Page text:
Interested in starting running but not sure where to start? This blog is for you!
This is THE season! You are going to be an active participant in improving your health. This summer, you have made a commitment to yourself to increase your activity level, to eat right and to be healthier. You’ve been walking regularly over the past few months and now feel it is the right time to pick up the pace and move on to running. But you’ve never run before…what do you do?
This is a scenario we often hear from our patients. They are eager to move more and to do more but aren’t sure on how to do it properly. Or worse, they jump right into an activity and push themselves too hard, too fast and end up injured, back in our office and have lost confidence and motivation to continue to learn how to run.
Regardless of what activity you decide to begin, you have to remember to start slowly and build up your strength and endurance. In this week’s blog post, we are going to focus on running, but many of these tips can be applied to other activities as well.
- Schedule Your Workouts: We all have busy lifestyles. For many, if it doesn’t make it into our calendars, it just doesn’t happen. Many people love to work out first thing in the morning. In the summer months at least, it tends to be a little cooler which can make a run more enjoyable than in the middle of the midday heat. Working out in the morning also has some positive side effects, such as increased energy during the day and clearer thinking. For others, working out in the evening or even over the lunch hour better suits their needs. Whatever the case, get running scheduled into your day 3 to 4 times per week. You should always give yourself a recovery day after working out your legs with running.
- Proper Warm Up: For running, your warm up should consist of dynamic stretching or movements such as hip rotations, lunges, and floor sweeps. Start your run with a short jog. If your muscles and joints are feeling tight, stop and repeat the dynamic stretches. These stretches are intended to improve your range of motion and prepare your body for the exercise you are about to take on.
- Start Slow And Work Up: Run/walk programs are generally the best and safest way to build up your strength and endurance to run. Programs at the Running Room do just that. With each week, you should increase your time running. You can also use apps such as “couch to 5k” to help guide your training.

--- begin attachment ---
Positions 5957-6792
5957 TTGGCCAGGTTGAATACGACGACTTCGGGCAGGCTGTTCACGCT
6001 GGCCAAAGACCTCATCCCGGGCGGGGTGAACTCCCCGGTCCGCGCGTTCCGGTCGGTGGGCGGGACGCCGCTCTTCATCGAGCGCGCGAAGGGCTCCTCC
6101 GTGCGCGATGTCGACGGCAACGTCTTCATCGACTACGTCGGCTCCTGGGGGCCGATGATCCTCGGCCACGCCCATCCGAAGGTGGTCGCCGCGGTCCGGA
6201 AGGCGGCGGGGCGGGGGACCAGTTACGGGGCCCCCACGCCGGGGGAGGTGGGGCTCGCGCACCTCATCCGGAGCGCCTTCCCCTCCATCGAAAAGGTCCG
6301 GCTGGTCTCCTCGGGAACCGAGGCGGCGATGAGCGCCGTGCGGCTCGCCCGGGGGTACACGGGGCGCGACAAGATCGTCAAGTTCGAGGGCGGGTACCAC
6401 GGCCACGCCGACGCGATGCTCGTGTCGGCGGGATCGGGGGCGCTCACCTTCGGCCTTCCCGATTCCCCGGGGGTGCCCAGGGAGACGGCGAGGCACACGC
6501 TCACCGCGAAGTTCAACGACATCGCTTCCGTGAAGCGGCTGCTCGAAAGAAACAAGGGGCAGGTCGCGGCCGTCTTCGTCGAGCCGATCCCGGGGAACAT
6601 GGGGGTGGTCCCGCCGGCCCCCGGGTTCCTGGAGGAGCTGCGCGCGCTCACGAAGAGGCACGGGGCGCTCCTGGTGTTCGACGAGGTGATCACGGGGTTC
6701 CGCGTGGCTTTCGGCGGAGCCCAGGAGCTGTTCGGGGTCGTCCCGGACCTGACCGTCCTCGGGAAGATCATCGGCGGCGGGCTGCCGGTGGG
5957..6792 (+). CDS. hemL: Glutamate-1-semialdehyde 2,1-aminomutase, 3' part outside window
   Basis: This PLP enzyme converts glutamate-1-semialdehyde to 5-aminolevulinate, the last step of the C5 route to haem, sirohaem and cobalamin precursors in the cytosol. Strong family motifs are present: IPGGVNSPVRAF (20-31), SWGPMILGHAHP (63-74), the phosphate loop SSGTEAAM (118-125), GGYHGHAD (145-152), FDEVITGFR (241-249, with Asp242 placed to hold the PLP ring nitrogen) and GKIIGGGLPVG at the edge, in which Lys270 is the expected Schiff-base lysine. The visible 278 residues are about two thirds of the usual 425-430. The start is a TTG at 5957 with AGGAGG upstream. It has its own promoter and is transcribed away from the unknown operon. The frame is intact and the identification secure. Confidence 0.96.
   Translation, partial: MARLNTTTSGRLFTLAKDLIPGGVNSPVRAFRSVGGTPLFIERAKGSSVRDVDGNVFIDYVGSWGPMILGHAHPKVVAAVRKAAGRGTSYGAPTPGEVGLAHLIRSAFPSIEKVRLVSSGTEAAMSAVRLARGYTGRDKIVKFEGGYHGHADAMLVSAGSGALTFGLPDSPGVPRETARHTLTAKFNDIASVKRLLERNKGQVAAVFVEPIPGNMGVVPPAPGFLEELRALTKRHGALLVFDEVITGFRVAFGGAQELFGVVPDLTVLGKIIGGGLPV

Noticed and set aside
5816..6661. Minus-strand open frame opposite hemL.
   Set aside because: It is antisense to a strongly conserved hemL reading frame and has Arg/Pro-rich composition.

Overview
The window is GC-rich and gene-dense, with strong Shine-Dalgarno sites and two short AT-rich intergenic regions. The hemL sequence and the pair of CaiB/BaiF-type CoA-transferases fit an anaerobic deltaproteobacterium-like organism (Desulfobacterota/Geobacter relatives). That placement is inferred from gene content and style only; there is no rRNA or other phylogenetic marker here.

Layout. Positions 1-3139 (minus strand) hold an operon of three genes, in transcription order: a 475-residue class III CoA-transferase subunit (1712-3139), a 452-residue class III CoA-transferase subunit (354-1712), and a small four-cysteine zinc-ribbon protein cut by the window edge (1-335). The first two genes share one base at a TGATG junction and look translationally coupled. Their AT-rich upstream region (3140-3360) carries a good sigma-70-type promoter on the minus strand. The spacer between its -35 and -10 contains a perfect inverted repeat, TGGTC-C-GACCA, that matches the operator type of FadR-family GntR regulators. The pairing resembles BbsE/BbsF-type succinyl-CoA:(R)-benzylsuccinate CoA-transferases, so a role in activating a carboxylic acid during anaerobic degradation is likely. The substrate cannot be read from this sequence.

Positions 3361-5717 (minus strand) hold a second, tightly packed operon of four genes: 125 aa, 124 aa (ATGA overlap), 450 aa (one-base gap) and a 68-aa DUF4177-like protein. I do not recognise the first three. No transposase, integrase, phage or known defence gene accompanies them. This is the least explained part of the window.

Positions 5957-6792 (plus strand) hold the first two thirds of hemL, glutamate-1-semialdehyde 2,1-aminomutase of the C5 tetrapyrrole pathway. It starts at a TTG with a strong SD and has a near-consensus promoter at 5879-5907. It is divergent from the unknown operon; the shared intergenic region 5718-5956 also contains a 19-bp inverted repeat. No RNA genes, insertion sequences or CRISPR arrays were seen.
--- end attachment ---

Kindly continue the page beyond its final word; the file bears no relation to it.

- Have An Accountability Partner: Programs, such as the ones given at the Running Room, are great for this reason. Running with a group three times per week is a great way to keep on track. You have the support of others around you and the motivation to push harder but are also set to a training schedule designed to limit your likelihood of injury. Even just letting people know your goal can help to keep you on top of it. Working towards a goal will also help to keep you accountable. You can set the goal to run the Army Run 5k in September or for something a little more relaxed, maybe the Zombie Run in the fall in support of Habitat for Humanity GO.
- Muscle Balance: Running places a lot of dominance and exercising the muscles in the front and back of your legs. Common running injuries such as knee pain can stem from this overuse use. Make sure that you are exercising the muscles on the inside and outside of your legs to keep your knees strong and healthy.
- Cross-Training: Cross training with any sport is essential to reduce your chance of injury, improve your cardiovascular fitness, give you more efficiency and power while you are running. For more information, check out our blog ”Cross-Training For Runners”.
- Stretching/Cool Down: When we exercise, our muscles shorten. This can decrease mobility over time. Stretching helps to ensure better muscle recovery and help to maintain and improve flexibility and range of motion. Leg muscles should be stretched after each run. Key muscles to stretch are the quads, hamstrings, calves, IT band, piriformis, psoas and gluteal muscles.
- Use The Right Equipment: Do you have the right sneakers for your foot type? Are you a pronator (flatted footed) or a supinator (have a high arch) or neutral? Do you need a supportive shoe or one with more cushioning? Properly layered clothing to help wick away sweat and keep you cool is also very important.
- Use Proper Form: When we maintain good running form, we can run faster and exert less energy. Keep your head over shoulders, shoulders over hips, and hips over the mid-foot. Your arms and shoulders should remain relaxed and easily swing as you run. Watch that your shoulders don’t start to creep up closer to your ears. Let your body fall slightly forward as you start running and use your own momentum to keep you going.
If you are experiencing pain or discomfort during or after your runs, please discuss this with your chiropractor and massage therapist. We are here to help! Remember, we don’t all have to be runners. The important thing is to pick and activity you enjoy and will consistent with. Happy running!